A fort near the Texas border was later named for Bascom. The kidnapped boy was never recovered and grew up in a different Apache tribe.
Tom Jeffords (Jimmy Stewart): “Cochise didn’t start this war! A snooty little lieutenant fresh out of the east started it. He flew a flag of truce which Cochise honored, and then he hanged Cochise’s brother and five others under the flag.”
* Cochise was officially at peace with the Americans at this point and hostile to Mexicans. In “Cochise: Apache War Leader, 1858-1861,” in the Journal of Arizona History (Spring 1965), Barbara Ann Tyler argues that the reality of the situation was that his warband flexibly shifted between temporary peace and opportunistic small raids, moving north and south of the Mexican border as convenient.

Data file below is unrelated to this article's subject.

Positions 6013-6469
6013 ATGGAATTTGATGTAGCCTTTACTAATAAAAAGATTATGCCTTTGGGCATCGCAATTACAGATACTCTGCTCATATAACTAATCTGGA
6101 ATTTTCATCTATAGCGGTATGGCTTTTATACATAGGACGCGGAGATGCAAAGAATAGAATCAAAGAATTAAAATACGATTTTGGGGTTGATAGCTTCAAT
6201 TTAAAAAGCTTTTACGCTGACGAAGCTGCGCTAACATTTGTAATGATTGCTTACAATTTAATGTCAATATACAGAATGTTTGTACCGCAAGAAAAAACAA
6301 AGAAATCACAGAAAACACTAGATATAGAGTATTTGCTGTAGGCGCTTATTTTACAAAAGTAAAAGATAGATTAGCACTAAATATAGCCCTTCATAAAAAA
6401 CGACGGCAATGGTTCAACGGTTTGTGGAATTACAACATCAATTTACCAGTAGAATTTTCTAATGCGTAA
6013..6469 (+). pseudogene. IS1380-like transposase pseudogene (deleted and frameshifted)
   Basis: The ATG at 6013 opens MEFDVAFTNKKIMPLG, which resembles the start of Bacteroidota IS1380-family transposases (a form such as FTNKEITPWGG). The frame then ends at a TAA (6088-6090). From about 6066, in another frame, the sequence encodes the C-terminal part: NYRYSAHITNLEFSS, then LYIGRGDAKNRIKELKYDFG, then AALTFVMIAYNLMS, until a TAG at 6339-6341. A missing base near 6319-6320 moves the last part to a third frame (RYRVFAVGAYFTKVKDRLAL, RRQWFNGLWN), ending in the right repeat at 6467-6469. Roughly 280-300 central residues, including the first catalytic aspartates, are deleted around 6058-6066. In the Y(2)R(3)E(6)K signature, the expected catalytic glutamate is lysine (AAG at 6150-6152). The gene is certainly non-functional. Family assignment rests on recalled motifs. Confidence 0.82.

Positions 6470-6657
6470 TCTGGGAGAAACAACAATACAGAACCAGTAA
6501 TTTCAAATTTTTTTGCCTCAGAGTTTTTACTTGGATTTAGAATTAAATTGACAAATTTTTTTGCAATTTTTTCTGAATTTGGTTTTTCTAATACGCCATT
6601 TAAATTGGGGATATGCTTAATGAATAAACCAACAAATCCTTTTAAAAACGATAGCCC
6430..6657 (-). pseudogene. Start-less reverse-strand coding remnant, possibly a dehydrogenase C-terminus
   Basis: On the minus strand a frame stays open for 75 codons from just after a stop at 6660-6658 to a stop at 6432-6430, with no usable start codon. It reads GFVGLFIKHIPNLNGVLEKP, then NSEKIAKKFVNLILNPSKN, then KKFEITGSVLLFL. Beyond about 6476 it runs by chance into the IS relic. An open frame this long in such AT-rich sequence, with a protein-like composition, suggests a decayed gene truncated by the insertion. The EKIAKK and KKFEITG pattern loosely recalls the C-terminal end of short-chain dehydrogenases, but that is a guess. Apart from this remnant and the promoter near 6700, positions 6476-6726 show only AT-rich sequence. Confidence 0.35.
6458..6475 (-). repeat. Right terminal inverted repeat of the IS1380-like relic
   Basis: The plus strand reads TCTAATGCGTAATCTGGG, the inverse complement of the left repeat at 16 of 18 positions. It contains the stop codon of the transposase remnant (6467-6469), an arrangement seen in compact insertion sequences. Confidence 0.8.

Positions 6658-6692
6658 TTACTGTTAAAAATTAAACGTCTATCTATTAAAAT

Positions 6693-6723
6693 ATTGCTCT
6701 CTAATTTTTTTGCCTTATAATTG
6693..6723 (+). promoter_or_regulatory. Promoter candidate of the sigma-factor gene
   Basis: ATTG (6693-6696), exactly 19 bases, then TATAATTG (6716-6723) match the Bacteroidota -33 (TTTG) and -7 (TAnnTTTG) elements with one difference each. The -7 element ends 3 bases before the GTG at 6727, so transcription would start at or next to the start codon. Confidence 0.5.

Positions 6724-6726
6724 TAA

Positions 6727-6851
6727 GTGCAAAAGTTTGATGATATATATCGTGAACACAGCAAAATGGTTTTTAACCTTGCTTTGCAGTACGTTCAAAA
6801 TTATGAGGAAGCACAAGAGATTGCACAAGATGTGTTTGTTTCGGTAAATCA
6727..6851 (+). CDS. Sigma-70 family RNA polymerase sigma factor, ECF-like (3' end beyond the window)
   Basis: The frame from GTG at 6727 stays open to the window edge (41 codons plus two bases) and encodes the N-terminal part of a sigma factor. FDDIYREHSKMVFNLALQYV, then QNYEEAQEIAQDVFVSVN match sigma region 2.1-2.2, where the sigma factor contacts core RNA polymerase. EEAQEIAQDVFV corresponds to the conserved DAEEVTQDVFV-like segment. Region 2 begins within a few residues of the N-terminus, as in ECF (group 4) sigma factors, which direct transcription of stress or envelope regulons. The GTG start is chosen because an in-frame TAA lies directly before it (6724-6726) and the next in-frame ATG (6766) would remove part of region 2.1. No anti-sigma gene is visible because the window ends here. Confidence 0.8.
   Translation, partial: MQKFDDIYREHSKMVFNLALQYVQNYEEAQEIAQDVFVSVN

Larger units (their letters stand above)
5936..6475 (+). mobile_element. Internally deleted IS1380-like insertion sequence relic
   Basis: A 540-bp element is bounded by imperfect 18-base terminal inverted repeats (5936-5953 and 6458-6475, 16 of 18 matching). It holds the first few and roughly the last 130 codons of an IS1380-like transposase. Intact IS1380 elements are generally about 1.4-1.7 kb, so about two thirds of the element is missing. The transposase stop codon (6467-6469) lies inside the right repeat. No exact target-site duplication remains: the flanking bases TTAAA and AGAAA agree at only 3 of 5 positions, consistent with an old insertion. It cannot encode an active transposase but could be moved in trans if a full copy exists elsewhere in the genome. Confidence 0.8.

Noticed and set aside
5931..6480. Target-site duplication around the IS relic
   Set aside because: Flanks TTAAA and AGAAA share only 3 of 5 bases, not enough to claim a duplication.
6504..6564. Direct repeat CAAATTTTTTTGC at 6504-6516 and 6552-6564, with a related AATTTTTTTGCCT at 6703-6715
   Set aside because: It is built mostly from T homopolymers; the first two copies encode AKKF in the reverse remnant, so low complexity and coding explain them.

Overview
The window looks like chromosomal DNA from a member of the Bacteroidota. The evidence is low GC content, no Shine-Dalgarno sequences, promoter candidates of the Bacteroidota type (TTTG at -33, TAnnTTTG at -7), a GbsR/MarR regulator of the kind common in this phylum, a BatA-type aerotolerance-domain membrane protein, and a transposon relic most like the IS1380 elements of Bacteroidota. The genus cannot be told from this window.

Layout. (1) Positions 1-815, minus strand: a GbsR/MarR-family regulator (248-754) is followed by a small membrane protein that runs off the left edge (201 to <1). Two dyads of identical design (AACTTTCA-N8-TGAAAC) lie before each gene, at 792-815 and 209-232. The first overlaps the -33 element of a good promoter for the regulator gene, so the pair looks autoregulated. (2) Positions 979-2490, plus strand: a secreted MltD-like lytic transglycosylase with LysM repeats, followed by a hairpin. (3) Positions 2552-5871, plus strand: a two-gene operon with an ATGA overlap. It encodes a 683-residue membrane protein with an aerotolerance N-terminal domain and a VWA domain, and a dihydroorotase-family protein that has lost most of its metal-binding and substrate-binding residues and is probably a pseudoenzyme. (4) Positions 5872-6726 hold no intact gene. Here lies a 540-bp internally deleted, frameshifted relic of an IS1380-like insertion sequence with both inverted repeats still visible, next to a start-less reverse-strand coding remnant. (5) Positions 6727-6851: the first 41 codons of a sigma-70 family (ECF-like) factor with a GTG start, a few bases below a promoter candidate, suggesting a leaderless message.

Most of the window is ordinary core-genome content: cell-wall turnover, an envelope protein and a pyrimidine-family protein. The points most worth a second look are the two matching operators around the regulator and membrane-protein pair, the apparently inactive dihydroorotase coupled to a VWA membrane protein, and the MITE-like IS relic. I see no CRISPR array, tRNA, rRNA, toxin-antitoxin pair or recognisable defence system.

On this date in 1894, a young Indian named Joe Dick was executed outside the courthouse of Eufaula in present-day Oklahoma.
At the time, Eufala was part of the Muscogee Creek jursidiction of Indian Territory. Until the 1898 Curtis Act, the tribal governments in Indian Country enjoyed full legal jurisdiction, up to and including application of the death penalty.
One interesting feature of that jurisdiction (previously noted in these annals) was the absence of standing jails to incarcerate death-sentenced prisoners. Joe Dick was only loosely guarded and on “Christmas week, he told the officers that were guarding him that he was of a lively nature and would like to attend some of the dances that were going on through the country.” They happily loaned him a horse and saddle, and Joe Dick was as good as his word: after dancing all night, he returned and “reported the next morning for breakfast.”